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What is Mediation?


Curious About Mediation?

At Mediation Worx you are never alone!

Check out the list of common FAQs  below to learn more.

what is mediation?

Mediation is a form of Alternative Dispute Resolution (ADR) that is offered by the as an alternative to the traditional investigative and litigation processes. Mediation is an informal process in which a trained mediator assists the parties to reach a negotiated resolution of a conflict. The mediator does not decide who is right or wrong and has no authority to impose a settlement on the parties. Instead, the mediator helps the parties to jointly explore, reconcile their differences to come to a agreement.


Yes. The Mediation WorX maintains strict confidentiality in its mediation. The mediator and the parties must sign agreements that they will keep everything that is revealed during the mediation confidential. The mediation sessions are not tape-recorded or transcribed. Notes taken during the mediation by the mediator are destroyed. Furthermore, in order to ensure confidentiality, the mediation is insulated from the investigative and litigation functions. Mediation WorX mediator will only have access to the information.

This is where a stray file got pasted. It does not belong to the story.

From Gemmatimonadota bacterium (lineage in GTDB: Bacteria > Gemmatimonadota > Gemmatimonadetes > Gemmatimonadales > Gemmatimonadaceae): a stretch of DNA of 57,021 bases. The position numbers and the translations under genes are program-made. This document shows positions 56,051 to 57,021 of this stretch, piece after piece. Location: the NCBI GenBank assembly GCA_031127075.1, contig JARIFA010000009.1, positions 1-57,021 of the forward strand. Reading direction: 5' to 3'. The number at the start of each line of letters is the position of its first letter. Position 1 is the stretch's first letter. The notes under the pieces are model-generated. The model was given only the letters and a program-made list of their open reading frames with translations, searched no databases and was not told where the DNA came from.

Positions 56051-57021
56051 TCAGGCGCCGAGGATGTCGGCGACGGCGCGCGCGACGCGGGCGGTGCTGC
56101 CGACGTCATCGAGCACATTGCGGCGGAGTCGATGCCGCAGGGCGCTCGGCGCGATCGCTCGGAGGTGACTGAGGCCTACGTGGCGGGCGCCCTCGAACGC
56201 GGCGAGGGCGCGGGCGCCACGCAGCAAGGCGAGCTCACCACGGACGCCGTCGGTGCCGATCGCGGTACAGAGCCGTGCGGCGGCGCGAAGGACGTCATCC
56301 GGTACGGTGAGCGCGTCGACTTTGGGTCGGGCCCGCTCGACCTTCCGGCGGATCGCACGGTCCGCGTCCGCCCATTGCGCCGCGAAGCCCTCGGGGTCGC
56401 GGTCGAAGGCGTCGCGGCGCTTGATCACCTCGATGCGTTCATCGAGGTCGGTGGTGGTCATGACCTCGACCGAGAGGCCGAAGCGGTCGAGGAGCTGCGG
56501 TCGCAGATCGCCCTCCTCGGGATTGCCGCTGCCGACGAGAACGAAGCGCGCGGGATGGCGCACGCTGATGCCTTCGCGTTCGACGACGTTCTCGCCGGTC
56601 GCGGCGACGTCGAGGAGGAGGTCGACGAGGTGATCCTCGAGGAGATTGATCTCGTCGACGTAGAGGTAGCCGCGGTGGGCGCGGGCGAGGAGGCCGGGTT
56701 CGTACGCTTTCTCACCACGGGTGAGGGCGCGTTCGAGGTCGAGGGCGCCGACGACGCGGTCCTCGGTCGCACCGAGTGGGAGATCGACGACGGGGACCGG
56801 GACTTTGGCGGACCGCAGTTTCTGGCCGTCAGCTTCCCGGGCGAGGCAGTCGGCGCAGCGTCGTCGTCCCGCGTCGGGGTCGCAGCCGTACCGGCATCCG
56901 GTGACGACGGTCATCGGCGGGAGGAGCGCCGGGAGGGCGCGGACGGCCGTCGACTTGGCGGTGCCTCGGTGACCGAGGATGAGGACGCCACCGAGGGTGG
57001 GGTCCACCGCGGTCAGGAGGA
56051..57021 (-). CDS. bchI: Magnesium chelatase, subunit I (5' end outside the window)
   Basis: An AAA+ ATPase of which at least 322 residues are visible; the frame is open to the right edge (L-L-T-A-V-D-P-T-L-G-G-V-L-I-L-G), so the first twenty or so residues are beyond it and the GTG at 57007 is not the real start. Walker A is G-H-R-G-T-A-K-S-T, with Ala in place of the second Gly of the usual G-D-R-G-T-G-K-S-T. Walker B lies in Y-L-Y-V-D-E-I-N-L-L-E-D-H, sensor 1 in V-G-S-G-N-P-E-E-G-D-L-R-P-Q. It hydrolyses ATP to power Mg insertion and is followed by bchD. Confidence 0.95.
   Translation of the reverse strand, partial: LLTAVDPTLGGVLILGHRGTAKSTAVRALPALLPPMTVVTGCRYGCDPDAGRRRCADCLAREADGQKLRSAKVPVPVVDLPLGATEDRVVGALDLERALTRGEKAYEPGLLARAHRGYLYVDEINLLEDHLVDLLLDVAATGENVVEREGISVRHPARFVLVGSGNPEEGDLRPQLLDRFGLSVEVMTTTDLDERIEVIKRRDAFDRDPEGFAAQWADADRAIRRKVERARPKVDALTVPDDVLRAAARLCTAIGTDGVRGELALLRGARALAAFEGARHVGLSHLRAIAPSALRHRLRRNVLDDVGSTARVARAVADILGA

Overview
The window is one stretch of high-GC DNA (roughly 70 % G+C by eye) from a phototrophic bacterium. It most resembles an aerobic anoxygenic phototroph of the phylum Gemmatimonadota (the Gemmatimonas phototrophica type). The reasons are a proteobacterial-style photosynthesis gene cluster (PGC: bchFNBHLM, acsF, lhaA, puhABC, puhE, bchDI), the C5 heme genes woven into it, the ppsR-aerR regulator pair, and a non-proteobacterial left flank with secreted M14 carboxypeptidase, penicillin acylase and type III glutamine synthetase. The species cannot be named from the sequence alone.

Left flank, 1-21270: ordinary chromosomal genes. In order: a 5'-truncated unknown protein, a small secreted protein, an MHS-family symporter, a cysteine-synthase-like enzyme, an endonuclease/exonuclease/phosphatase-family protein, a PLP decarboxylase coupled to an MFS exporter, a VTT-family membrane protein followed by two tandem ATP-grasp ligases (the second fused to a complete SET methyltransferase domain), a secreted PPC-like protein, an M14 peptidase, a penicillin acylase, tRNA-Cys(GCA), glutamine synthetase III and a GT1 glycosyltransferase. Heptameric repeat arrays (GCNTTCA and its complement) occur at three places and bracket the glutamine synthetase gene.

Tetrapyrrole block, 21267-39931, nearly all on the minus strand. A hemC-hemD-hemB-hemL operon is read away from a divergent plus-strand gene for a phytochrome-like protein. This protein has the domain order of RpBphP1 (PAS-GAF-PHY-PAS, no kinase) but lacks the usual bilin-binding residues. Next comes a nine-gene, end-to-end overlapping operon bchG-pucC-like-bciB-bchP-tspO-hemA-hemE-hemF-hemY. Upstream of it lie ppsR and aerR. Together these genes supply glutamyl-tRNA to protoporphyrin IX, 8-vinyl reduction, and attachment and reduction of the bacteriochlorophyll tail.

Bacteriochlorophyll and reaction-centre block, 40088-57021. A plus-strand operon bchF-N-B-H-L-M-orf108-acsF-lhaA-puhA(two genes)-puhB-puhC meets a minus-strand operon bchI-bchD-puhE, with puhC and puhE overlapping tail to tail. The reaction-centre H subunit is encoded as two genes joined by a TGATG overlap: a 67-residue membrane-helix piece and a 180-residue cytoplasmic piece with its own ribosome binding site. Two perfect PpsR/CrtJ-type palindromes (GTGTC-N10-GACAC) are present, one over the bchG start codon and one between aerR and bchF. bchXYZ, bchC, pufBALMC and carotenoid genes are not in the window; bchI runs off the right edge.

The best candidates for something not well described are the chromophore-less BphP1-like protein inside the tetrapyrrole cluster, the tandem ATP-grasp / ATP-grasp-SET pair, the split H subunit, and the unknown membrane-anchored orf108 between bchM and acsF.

Mediation is a very efficient process that saves time and money. According to a  recent study conducted on mediations, they usually last for approximately 3-4 hours, with 2 hours minimal. However, this may vary depending on the facts of each case. Successful mediations avoid a time-consuming investigation and achieve a prompt resolution of the case.


Both parties and any participant related to the mediation should attend the mediation session. If there’s a person representing a party, they should be familiar with the facts of the case and have permission from all parties to participate in the mediation.

Can the parties bring an attorney or other representative to the mediation session?

Yes. While it is not necessary to have an attorney or other representative in order to participate in the mediation, either party may choose to do so. The mediator will decide what role the attorney or representative will play during the mediation. The mediator may ask that they provide advice and counsel, but not speak for a party. If a party plans to bring an attorney or other representative to the mediation session, he or she can discuss this with the mediator prior to the mediation session.

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